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I have a function:

  myFunction (MyProc callback, void * ref)

This function is called from within an Objective-C class. The function is passed a pointer to the callback (a function in the class) and a reference. The reference is necessary because the callback is called statically and therefore doesn't have a context. The ref can be used to provide a context to the callback.

I want to be able to pass the Objective-C class as the reference. So the question is:

How do I cast an NSObject to a void * and how do I cast a void * as an NSObject.

Thanks in advance.

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4 Answers 4

up vote 16 down vote accepted

Do something like this:

void func(void *q)
{
    NSObject* o = CFBridgingRelease(q);
    NSLog(@"%@", o);
}

int main(int argc, const char * argv[])
{
    @autoreleasepool {
        NSObject* o = [NSObject new];
        func((void*)CFBridgingRetain(o));
    }
    return 0;
}

Note that CFBridgingRetain() and CFBridgingRelease() are macros around compiler attributes. Feel free to use either. I like the API variant as it is in more common use in our codebases and it is more explicitly / less confusing.

CFBridgingRetain() effectively hard-retains the object that must be balanced by a CFBridgingRelease(). It also happens to return a CFTypeRef which is compatible with a cast to void*. CFBridgingRelease() effectively undoes that hard-retain and, thus, q will only remain valid within the scope that o is valid.

Valid for basic callbacks, but you'd probably not what that with a void *context; type thing that has to stick around for a while. For that:

void callback(void *context)
{
    // grab an ARC aware reference without impacting hard-retain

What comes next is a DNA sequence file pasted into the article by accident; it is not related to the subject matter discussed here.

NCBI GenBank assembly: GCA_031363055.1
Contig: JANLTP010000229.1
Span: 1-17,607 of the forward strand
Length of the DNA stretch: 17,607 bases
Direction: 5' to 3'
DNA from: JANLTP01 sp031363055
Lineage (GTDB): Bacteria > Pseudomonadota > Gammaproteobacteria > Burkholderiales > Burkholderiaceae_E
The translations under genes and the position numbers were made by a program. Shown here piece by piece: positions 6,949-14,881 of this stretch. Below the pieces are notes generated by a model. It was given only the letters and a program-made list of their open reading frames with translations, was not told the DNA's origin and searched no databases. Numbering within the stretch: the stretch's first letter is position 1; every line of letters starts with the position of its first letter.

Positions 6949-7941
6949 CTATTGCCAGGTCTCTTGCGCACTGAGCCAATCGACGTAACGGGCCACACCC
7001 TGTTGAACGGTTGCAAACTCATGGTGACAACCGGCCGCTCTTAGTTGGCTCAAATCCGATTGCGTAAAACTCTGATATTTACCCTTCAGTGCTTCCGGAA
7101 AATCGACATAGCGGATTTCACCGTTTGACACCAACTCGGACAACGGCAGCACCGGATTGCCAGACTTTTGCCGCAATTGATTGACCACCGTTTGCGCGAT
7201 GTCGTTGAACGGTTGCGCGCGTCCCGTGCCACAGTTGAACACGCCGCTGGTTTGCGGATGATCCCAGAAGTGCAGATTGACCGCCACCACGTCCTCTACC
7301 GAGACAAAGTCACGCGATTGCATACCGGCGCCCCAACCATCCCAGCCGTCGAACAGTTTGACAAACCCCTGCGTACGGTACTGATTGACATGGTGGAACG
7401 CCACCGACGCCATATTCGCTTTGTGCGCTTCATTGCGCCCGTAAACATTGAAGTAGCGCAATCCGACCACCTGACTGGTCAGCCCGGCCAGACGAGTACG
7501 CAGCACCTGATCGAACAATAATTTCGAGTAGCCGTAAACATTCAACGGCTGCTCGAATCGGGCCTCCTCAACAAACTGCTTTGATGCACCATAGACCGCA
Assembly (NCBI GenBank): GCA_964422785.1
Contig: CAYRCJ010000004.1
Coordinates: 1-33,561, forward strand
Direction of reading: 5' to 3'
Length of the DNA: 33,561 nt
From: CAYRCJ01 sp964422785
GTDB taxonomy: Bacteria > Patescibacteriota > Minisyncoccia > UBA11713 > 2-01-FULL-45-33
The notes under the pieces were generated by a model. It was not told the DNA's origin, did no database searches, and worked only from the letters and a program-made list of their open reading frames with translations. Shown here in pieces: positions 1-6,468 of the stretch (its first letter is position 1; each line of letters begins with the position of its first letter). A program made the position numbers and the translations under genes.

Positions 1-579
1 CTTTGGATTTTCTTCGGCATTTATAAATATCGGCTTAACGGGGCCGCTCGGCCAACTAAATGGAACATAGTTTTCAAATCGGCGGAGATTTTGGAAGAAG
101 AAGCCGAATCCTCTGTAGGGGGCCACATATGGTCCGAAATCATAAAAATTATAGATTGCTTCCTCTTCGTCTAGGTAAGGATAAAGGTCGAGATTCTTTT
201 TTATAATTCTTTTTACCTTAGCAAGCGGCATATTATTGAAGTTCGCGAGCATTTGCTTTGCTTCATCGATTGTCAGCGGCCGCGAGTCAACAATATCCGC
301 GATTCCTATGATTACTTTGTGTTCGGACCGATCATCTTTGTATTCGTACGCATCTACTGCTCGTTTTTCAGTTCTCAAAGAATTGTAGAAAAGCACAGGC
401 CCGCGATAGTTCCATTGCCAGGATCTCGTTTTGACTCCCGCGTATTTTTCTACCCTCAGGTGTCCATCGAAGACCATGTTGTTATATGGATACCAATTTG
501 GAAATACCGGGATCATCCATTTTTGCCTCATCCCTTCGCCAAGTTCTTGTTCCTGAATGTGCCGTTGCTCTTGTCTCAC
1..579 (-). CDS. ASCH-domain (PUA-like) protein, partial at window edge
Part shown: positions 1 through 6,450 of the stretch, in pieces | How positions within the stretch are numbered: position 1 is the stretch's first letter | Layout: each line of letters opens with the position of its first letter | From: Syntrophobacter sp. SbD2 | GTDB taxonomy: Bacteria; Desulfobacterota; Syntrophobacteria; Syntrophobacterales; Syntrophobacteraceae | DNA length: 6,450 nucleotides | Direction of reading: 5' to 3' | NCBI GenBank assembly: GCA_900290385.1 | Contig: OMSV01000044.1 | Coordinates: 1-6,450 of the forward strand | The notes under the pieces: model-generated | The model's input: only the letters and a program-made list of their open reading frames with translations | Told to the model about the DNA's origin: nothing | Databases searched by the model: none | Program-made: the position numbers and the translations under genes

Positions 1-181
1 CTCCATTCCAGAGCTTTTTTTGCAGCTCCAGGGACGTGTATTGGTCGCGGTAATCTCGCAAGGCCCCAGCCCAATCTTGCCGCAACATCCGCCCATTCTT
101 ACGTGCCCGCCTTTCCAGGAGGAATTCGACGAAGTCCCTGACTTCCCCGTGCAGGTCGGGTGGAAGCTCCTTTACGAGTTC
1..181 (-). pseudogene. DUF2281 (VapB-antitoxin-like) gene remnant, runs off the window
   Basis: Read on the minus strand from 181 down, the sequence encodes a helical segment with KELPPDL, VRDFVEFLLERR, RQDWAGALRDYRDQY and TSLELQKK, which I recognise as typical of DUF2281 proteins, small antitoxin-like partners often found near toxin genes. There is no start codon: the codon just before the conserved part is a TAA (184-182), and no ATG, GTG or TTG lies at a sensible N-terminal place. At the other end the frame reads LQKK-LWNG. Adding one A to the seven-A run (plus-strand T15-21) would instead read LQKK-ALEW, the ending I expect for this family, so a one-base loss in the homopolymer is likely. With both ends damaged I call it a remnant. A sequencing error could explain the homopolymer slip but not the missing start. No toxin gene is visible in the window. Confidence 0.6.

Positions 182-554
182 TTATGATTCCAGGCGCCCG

NSObject* o = (__bridge NSObject *)(context);
    NSLog(@"%@", o);
}

void freeContext(void *context)
{
    // release the hard-retain
    CFBridgingRelease(context);
}

Note that Xcode is quite good about suggesting exactly what you should do if you leave out the cast / API call. It even explains the meanings of each of the alternative solutions (I relied on this heavily until I could keep 'em straight in my head).

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I assume you are using ARC. You can use something like this when calling myFunction

id ref = ...; // your Objective-C object
myFunction(callback, (__bridge_retained void *) ref);

In your callback, you must transfer the ownership back:

void callback(void* refPtr) {
    id refObj = (__bridge_transfer id) refPtr;
}

Replace id with your object type as appropriated.

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When I try to cast to an id it says: Incompatible types casting void * to id with a bridge transfer cast –  Ben Smiley Oct 16 '12 at 14:28
    
I put my callback function in my test project exactly the same as I post here and I don't see such compile error. Can you try that? –  tia Oct 16 '12 at 15:09

Answer: in no way. void * is implicitly compatible with any pointer type, so if you have an object, which is a pointer of type id (alias for struct objc_object *), you can simply pass it where the void pointer is needed, without casting. Example:

// this is the declaration of the callback function:
void callback(void *context);

// then you can call it like this:
SomeClass *obj = [[SomeClass alloc] init];
callback(obj);
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When I try to pass 'self' to the function I get a compiler warning: saying that an implicit conversion of Objective-C pointer to C pointer type void * requires bridging cast. –  Ben Smiley Oct 16 '12 at 14:10
    
@BenSmiley when you do that (what?), then what? –  user529758 Oct 16 '12 at 14:10
    
When I do a bridging cast I get a BAD_ACCESS exception casting the void * back to an Objective-C object. –  Ben Smiley Oct 16 '12 at 14:15
    
@BenSmiley uhm. Try turning off ARC for a moment, then retry. What does that do? –  user529758 Oct 16 '12 at 14:15
    
Without ARC it works. But I'm planning to use ARC for this project. –  Ben Smiley Oct 16 '12 at 14:19

use id instead of void*.
and if callback is function an a class as you write, it's method and should be declared as SEL.

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2  
No. typedef struct objc_object *id; –  user529758 Oct 16 '12 at 14:11

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